You will be asked whether you have had any recent illnesses, accidents, surgeries, or medical procedures or tests.

You may be asked whether you have traveled outside the United States, particularly to the Middle East or Africa.

You will be asked about your work history and about exposures to toxic chemicals.

You will be asked about your lifestyle and habits, including smoking, diet, and exercise.

You will be asked about your urinary habits.
Laboratory tests: After the initial examination, laboratory and imaging studies may be performed.

Urine "dipstick": This will probably be the first test performed in the emergency department or medical office. A strip of chemically treated paper is dipped into a cup containing a sample of your urine. The paper will show different colors to indicate the presence of blood, protein, sugar, or infection. The dipstick can give a false-positive result for blood.

Urinalysis: A formal urinalysis usually follows the dipstick test. Urinalysis is more accurate and gives a better idea of what is causing the bleeding. Protein in the urine, for example, signifies that a kidney problem is causing the hematuria. The urine is examined under a microscope to look for red blood cells and white blood cells, which signify infection.

Urine culture: A small amount of the urine is brushed on a special dish and placed in an incubator. Unusual bacterial growth indicates a urinary tract infection.
Imaging: There are several ways to visualize the urinary system, including ultrasound of the kidneys, intravenous pyelography, and CT scan.

Ultrasound, also known as sonography, uses high-frequency sound waves to "see" structures inside your body.

This likely will be one of the first imaging
studies performed because it is simple and widely available.

Ultrasound is used in pregnancy because the test has no radiation that can damage the developing fetus.

It is useful in screening for kidney enlargement from an obstruction such as a stone, cancer, prostate enlargement, or strictures.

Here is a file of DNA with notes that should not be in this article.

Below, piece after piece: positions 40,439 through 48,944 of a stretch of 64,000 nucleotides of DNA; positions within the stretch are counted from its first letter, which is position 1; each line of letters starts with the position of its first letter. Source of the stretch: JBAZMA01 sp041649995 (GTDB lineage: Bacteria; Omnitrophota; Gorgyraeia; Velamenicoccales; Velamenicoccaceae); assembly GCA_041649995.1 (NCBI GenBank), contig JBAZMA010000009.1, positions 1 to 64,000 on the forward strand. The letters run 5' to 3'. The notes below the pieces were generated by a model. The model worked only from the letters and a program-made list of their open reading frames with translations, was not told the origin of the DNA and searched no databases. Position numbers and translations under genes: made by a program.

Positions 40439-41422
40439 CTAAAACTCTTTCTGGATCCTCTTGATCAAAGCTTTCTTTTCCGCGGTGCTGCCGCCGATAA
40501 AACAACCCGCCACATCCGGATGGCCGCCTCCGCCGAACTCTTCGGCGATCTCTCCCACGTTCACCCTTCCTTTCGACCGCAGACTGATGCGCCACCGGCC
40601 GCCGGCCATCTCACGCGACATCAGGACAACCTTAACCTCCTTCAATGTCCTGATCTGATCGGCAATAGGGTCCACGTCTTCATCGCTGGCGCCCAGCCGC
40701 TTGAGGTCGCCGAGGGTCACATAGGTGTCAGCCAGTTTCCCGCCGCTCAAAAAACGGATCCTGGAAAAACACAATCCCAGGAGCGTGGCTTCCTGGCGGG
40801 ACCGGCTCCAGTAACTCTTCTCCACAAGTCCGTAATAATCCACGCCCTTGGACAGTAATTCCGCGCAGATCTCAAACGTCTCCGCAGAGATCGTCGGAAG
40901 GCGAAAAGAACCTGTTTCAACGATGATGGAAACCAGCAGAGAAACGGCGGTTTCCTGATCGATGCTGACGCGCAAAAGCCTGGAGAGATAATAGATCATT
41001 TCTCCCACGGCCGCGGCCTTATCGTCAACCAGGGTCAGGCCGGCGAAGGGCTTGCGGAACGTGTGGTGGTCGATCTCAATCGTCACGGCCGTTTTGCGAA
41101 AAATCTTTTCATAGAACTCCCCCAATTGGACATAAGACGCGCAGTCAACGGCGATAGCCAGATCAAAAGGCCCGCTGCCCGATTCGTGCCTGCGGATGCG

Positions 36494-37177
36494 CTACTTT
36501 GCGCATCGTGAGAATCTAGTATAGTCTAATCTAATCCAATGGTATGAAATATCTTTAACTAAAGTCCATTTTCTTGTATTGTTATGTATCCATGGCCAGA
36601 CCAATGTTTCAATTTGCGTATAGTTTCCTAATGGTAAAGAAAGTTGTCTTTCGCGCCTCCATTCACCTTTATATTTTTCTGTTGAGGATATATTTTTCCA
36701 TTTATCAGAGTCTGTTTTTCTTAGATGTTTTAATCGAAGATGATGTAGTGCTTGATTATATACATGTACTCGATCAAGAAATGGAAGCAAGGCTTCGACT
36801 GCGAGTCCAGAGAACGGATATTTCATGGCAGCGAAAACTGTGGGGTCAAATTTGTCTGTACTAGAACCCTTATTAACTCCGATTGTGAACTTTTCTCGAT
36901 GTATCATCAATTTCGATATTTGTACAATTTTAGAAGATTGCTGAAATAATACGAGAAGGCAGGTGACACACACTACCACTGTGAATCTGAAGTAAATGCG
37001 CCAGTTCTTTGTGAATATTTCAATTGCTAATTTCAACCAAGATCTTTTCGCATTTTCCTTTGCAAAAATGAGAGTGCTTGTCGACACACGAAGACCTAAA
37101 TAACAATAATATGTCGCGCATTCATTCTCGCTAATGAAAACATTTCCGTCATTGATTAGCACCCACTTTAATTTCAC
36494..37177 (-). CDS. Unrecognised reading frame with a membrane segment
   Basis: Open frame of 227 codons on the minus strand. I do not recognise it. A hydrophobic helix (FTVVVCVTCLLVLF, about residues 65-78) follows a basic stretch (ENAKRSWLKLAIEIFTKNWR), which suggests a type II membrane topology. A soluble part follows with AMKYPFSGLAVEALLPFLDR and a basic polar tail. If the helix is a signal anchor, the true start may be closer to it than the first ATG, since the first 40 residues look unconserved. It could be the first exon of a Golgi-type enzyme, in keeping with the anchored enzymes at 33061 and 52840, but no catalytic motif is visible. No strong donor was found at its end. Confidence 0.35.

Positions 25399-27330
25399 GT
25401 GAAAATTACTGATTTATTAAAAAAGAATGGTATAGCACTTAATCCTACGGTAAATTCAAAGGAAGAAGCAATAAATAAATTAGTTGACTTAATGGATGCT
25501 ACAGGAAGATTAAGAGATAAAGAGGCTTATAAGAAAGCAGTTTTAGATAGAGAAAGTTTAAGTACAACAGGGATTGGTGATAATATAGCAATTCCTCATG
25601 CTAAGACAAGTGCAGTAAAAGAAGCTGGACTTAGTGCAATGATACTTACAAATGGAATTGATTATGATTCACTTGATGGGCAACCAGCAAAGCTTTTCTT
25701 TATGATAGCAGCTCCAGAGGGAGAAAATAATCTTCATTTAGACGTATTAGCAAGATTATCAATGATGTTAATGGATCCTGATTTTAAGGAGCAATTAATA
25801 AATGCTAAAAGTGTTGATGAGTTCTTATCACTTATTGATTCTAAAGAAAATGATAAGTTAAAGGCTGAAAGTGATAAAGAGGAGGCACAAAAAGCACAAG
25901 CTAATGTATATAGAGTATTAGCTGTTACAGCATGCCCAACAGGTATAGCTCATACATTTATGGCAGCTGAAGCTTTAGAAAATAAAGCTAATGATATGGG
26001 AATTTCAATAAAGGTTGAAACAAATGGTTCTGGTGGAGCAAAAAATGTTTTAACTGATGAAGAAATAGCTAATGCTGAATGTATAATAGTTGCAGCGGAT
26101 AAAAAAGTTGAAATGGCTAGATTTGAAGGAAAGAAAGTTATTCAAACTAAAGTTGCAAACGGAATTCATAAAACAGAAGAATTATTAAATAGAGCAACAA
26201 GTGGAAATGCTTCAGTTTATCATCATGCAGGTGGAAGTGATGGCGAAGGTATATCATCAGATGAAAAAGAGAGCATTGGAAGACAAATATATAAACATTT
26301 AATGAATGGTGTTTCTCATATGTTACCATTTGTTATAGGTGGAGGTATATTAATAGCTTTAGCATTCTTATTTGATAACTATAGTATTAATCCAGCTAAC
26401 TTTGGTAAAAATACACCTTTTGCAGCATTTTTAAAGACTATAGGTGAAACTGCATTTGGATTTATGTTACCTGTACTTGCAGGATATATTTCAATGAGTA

The intravenous pyelogram, or IVP, is an x-ray of the urinary tract.

A harmless dye is first injected into your vein; the dye is filtered by your kidneys and provides contrast so the kidneys are easier to see.

A series of x-rays is taken over a 30-minute period, looking for blockages or problems.

This study is especially useful for evaluating the kidneys and ureter, but less effective for the bladder, prostate, or urethra.

It can localize obstruction, stones, or a tumor.

IVP should be performed with care in older people and people with diabetes or preexisting kidney disease, because the contrast dye may bring on kidney failure.

CT scan is like an x-ray but gives much better detail.

It is excellent for detecting stones in your urinary system.

The test can be performed without contrast dye and is especially useful in people with preexisting kidney disease.
If stones and infection are ruled out, other tests are needed to look for less common causes of hematuria. Older people are at especially increased risk for more serious causes of blood in the urine. Anyone aged 40 years or older should have a workup to determine if cancer is present in the urinary system. This workup usually can be done on an outpatient basis.

Cystoscopy: This test is most likely to be performed by a specialist dealing with the urinary system (urologist).

A thin tube with a tiny camera on the end is passed through the urethra to visualize the bladder, prostate (in men), and ureters. You are first given medication to relax you and relieve the discomfort of the procedure.

This procedure usually takes only 10 minutes.

Cystoscopy can identify most problems of the lower urinary system, especially cancers of the bladder and prostate.
Cytologic review: In this test, a pathologist examines a sample of urine for cells from the lower urinary tract.